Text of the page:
Not applicable.


The present study was supported by the National Natural Science Foundation of China (grant nos. 81600278 to WX and 81500261 to MH) and the Medical Science and Technology Project of Zhejiang Province (grant no. 2018KY517 to MH).

Availability of data and materials

The data used to support the findings of this study are included within the article.

Authors' contributions

LZ and WX made substantial contributions to the acquisition of data, analysis and interpretation of data. MH was involved in conception and design of the study, and drafting the manuscript. All authors read and approved the manuscript and agree to be accountable for all aspects of the research in ensuring that the accuracy or integrity of any part of the work are appropriately investigated and resolved.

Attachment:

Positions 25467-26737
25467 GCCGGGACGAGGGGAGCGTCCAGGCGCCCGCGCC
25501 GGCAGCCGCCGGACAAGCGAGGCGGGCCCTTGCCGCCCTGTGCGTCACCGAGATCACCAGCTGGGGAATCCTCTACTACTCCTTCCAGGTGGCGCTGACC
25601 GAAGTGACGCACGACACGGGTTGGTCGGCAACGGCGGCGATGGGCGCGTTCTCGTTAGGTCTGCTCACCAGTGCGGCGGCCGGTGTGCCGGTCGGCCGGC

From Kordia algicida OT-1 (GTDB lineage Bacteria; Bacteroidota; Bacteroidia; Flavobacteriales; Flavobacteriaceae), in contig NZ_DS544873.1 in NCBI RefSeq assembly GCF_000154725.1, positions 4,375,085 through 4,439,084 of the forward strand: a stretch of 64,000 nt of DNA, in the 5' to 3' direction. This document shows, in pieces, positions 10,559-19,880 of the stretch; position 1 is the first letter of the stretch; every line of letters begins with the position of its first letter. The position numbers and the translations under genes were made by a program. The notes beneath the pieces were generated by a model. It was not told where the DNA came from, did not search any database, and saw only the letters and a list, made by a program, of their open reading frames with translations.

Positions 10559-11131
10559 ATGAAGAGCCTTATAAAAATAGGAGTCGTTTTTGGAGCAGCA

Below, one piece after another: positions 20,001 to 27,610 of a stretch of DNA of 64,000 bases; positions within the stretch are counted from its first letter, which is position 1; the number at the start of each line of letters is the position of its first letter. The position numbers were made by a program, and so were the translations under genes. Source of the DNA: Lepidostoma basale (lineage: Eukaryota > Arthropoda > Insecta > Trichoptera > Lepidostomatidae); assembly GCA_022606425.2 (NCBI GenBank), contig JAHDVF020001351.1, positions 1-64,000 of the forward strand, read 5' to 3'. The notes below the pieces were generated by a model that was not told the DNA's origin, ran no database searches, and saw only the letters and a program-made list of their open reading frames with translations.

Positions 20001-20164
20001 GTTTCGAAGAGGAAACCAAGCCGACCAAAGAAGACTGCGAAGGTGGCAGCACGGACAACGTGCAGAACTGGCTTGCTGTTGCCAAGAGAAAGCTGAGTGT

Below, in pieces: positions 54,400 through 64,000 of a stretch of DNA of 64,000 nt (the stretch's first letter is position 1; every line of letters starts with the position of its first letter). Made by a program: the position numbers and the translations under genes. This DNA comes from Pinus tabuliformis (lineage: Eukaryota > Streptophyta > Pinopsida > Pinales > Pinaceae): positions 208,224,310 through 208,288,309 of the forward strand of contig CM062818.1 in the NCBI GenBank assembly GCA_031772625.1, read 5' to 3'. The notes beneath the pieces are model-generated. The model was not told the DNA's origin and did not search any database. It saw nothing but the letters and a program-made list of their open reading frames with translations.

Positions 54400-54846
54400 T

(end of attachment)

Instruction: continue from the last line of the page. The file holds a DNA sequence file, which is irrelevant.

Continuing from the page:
Ethics approval and consent to participate

Not applicable.

Patient consent for publication

Not applicable.

Competing interests

The authors declare that they have no competing interests.



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Volume 42 Issue 5

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Zhuang L, Xia W and Hou M: Co‑culturing with hypoxia pre‑conditioned mesenchymal stem cells as a new strategy for the prevention of irradiation‑induced fibroblast‑to‑myofibroblast transition. Oncol Rep 42: 1781-1792, 2019
Zhuang, L., Xia, W., & Hou, M. (2019). Co‑culturing with hypoxia pre‑conditioned mesenchymal stem cells as a new strategy for the prevention of irradiation‑induced fibroblast‑to‑myofibroblast transition. Oncology Reports, 42, 1781-1792.
Zhuang, L., Xia, W., Hou, M."Co‑culturing with hypoxia pre‑conditioned mesenchymal stem cells as a new strategy for the prevention of irradiation‑induced fibroblast‑to‑myofibroblast transition". Oncology Reports 42.5 (2019): 1781-1792.
Zhuang, L., Xia, W., Hou, M."Co‑culturing with hypoxia pre‑conditioned mesenchymal stem cells as a new strategy for the prevention of irradiation‑induced fibroblast‑to‑myofibroblast transition". Oncology Reports 42, no. 5 (2019): 1781-1792.